Is the eviction of hundreds of renters from Barrington Plaza legal? A court case to decide is now underway.

A woman reads through papers.
Josette Rojas, a tenant at Barrington Plaza, looks through an eviction notice in 2023.
(Jason Armond / Los Angeles Times)

Nearly a year ago, every tenant at the massive Westside apartment complex Barrington Plaza was served with an eviction notice by their landlord, who said the residents of nearly 600 units needed to move out so the company could install fire sprinklers following two major blazes.

In the months since, most of the tenants have left. But more than 100 stayed behind, vowing to fight in court for the right to stay in their rent-controlled units, suspecting that the owner’s real intent was to upgrade the complex and re-rent the units at market rate.

On Wednesday, their day in court finally came as lawyers for the tenants and the owner, Douglas Emmett Inc., presented opening arguments in a civil case that will decide whether the evictions are legal. The tenants and their advocates see the case as an important test of renter protections in a city faced with an affordable housing crisis.


“I wanted to make sure I’m represented in this fight for tenants in Los Angeles,” said Barrington tenant Chuck Martinez, who has lived in the building since 2021. “To lose this affordable housing is a step backward for L.A.”

For the owner, the case at the Santa Monica Courthouse is about landlords having the legal right to choose not to continue renting their units. “Inside the courtroom, this is a case about upholding the law,” said John Samuel Gibson, attorney for Douglas Emmett.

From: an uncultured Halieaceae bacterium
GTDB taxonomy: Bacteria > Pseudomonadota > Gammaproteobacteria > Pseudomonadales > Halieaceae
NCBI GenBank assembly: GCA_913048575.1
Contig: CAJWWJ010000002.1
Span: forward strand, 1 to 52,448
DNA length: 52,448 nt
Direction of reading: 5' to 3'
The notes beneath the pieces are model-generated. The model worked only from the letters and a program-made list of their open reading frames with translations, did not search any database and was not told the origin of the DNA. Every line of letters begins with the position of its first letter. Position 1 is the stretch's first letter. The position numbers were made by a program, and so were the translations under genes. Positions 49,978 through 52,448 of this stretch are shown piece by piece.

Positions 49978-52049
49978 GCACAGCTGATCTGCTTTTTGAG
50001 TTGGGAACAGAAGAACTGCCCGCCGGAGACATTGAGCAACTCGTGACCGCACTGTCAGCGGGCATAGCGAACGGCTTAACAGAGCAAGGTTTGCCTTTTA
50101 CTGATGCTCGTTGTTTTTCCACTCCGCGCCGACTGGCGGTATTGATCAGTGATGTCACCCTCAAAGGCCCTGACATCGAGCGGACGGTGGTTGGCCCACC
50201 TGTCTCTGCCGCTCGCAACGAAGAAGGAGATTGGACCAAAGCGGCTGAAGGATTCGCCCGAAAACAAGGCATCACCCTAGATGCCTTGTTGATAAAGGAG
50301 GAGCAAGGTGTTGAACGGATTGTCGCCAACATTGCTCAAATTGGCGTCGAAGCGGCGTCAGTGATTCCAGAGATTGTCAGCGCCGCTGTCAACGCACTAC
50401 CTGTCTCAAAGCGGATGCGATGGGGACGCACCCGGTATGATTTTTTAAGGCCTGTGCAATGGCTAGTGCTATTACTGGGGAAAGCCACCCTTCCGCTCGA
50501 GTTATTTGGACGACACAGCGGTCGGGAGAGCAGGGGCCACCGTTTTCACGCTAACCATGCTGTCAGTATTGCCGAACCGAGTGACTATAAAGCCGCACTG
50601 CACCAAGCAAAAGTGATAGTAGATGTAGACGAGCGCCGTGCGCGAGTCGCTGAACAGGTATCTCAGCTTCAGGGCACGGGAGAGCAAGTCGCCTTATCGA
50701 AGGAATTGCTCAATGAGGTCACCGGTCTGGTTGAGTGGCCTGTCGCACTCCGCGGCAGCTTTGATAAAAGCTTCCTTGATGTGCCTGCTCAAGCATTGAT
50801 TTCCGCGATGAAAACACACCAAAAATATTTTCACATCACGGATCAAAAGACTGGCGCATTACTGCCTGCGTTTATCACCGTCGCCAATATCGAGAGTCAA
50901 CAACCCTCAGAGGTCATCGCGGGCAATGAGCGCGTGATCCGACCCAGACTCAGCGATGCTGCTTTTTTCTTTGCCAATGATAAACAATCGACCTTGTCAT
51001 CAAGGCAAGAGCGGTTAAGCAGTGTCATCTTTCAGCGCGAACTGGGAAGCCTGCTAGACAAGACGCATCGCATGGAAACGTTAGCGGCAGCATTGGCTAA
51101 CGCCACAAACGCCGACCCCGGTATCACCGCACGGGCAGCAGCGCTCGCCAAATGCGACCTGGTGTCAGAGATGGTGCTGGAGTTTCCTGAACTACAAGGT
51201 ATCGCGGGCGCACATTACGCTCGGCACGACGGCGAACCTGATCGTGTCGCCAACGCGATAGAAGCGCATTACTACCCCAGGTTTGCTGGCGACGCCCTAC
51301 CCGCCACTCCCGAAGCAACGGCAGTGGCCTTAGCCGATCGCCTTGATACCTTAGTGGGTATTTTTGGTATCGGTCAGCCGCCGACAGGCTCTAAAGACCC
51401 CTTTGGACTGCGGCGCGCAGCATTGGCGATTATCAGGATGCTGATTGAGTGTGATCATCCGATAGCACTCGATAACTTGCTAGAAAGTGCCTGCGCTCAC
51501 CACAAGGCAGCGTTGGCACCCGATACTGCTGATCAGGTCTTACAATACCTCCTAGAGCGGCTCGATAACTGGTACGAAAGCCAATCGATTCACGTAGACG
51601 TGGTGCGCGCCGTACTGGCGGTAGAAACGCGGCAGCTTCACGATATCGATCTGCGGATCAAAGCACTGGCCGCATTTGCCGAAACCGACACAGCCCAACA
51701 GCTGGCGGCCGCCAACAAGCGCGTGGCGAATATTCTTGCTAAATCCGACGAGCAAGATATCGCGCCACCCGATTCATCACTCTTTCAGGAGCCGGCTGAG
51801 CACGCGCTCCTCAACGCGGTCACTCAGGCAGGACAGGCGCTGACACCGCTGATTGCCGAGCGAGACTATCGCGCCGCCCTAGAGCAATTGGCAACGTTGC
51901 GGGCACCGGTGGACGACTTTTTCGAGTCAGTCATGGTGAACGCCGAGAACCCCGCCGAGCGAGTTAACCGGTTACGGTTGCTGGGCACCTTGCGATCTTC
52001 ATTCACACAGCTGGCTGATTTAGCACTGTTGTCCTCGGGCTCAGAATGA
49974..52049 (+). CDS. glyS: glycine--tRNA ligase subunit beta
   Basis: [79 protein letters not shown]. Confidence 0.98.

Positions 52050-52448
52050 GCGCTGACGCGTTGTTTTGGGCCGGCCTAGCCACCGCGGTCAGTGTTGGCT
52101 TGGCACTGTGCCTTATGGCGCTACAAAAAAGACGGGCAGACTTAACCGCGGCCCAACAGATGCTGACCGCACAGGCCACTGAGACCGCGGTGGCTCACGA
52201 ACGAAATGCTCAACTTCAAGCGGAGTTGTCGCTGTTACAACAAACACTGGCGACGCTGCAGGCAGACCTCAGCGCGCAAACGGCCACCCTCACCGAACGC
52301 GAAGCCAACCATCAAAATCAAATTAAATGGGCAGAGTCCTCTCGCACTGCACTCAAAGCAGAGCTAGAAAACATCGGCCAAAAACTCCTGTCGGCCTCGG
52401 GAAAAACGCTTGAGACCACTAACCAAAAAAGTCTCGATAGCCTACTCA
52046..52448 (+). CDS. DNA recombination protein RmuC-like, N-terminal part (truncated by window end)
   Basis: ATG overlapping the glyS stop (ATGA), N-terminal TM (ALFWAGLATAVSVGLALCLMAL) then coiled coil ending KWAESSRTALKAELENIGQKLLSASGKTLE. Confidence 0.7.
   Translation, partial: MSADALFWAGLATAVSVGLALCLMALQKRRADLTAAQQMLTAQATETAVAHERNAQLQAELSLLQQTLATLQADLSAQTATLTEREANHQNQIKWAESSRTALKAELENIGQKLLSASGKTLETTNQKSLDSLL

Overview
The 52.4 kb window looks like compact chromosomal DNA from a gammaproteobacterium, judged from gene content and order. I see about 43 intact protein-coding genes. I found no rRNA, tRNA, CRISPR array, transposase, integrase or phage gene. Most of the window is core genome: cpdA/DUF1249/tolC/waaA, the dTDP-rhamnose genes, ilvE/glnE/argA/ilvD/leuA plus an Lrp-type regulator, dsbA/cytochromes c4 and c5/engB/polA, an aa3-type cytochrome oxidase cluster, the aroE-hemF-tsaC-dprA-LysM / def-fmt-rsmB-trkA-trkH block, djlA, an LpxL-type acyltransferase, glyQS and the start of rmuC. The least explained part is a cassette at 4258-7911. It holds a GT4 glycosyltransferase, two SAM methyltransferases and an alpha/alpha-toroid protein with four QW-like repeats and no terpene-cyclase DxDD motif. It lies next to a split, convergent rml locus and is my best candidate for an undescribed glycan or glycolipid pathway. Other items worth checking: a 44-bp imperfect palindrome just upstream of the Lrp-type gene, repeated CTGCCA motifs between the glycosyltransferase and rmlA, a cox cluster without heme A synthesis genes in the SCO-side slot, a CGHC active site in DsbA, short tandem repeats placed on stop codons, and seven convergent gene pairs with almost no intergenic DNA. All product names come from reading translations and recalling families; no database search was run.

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The company wants to evict the residents under the Ellis Act, which allows landlords to evict rent-stabilized tenants to remove units from the rental market — for instance, to build condos.

The heart of the case revolves around whether the company truly intended to take the units off the rental market and whether the law requires them to do so permanently.

Frances M. Campbell, the tenant’s attorney, said evidence presented during the trial would show that the company for years had plans to “transform and upgrade” the complex and to re-rent the apartments “at a new market rate.”

Campbell said the law requires owners who invoke the Ellis Act to remove the units permanently from the rental market.


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“Defendants can point to no case that allows a landlord to invoke the Ellis Act to temporarily go out of the rental business while it remodels or makes repairs to its buildings. And that makes sense, because that is not the purpose of the Ellis Act,” the tenants’ lawyers wrote in a trial brief.

The lawyer pointed to an email sent by Douglas Emmett CEO Jordan Kaplan to city housing official Mercedes Márquez in May 2023, just days before the eviction notices were filed, as evidence that the company intended to re-rent the units.

“This project is likely to take many years and assuming we bring the rental units back online within 10 years (which is a very good assumption) they will still be subject to the RSO,” Kaplan wrote, referring to the city’s rent stabilization ordinance.

In his arguments on behalf of Douglas Emmett, Gibson pointed to that same email as evidence that the company wasn’t trying to evade rent control.

“I personally assure you we are not doing this to remove Barrington Plaza from the RSO,” the email said.

Installing fire sprinklers and making other safety upgrades is a multiyear project, and the apartments will be removed from the market during that time, he said.


The law allows owners to use the Ellis Act to “take the property off the rental market for a longterm period,” the company’s lawyers argued in a trial brief.

The Ellis Act does not require owners to remove the properties from the rental market forever, he said. Only that they do not “conduct a sham removal” in order to evade rent control.

“This is not one of those sham situations,” Gibson said.